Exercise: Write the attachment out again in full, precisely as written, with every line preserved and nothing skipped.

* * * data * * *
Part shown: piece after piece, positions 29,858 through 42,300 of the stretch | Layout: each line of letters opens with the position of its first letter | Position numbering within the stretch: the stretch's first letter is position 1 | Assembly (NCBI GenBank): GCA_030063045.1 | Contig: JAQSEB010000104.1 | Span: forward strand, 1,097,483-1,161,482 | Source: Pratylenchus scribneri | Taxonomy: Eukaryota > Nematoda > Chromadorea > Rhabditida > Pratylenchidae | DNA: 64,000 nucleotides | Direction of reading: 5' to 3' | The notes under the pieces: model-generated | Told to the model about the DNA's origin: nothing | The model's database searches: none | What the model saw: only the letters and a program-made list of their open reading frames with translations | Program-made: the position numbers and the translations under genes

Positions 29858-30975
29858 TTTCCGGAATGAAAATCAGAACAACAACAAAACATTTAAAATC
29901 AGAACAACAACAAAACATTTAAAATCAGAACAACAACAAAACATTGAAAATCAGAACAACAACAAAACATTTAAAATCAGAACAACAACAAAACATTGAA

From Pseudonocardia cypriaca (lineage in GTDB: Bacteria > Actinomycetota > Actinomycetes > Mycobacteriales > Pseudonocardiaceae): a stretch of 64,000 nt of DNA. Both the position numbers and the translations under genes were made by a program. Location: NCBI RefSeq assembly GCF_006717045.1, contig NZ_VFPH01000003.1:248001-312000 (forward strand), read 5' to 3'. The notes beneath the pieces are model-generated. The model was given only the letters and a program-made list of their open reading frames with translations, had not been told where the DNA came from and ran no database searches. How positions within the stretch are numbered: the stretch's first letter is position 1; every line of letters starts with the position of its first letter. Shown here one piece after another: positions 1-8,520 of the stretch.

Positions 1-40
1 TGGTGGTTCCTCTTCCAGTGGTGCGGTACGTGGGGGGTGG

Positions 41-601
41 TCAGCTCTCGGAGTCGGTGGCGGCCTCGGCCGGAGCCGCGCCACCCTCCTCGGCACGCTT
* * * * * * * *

Part shown: piece after piece, positions 29,858 through 42,300 of the stretch | Layout: each line of letters opens with the position of its first letter | Position numbering within the stretch: the stretch's first letter is position 1 | Assembly (NCBI GenBank): GCA_030063045.1 | Contig: JAQSEB010000104.1 | Span: forward strand, 1,097,483-1,161,482 | Source: Pratylenchus scribneri | Taxonomy: Eukaryota > Nematoda > Chromadorea > Rhabditida > Pratylenchidae | DNA: 64,000 nucleotides | Direction of reading: 5' to 3' | The notes under the pieces: model-generated | Told to the model about the DNA's origin: nothing | The model's database searches: none | What the model saw: only the letters and a program-made list of their open reading frames with translations | Program-made: the position numbers and the translations under genes

Positions 29858-30975
29858 TTTCCGGAATGAAAATCAGAACAACAACAAAACATTTAAAATC
29901 AGAACAACAACAAAACATTTAAAATCAGAACAACAACAAAACATTGAAAATCAGAACAACAACAAAACATTTAAAATCAGAACAACAACAAAACATTGAA

From Pseudonocardia cypriaca (lineage in GTDB: Bacteria > Actinomycetota > Actinomycetes > Mycobacteriales > Pseudonocardiaceae): a stretch of 64,000 nt of DNA. Both the position numbers and the translations under genes were made by a program. Location: NCBI RefSeq assembly GCF_006717045.1, contig NZ_VFPH01000003.1:248001-312000 (forward strand), read 5' to 3'. The notes beneath the pieces are model-generated. The model was given only the letters and a program-made list of their open reading frames with translations, had not been told where the DNA came from and ran no database searches. How positions within the stretch are numbered: the stretch's first letter is position 1; every line of letters starts with the position of its first letter. Shown here one piece after another: positions 1-8,520 of the stretch.

Positions 1-40
1 TGGTGGTTCCTCTTCCAGTGGTGCGGTACGTGGGGGGTGG

Positions 41-601
41 TCAGCTCTCGGAGTCGGTGGCGGCCTCGGCCGGAGCCGCGCCACCCTCCTCGGCACGCTT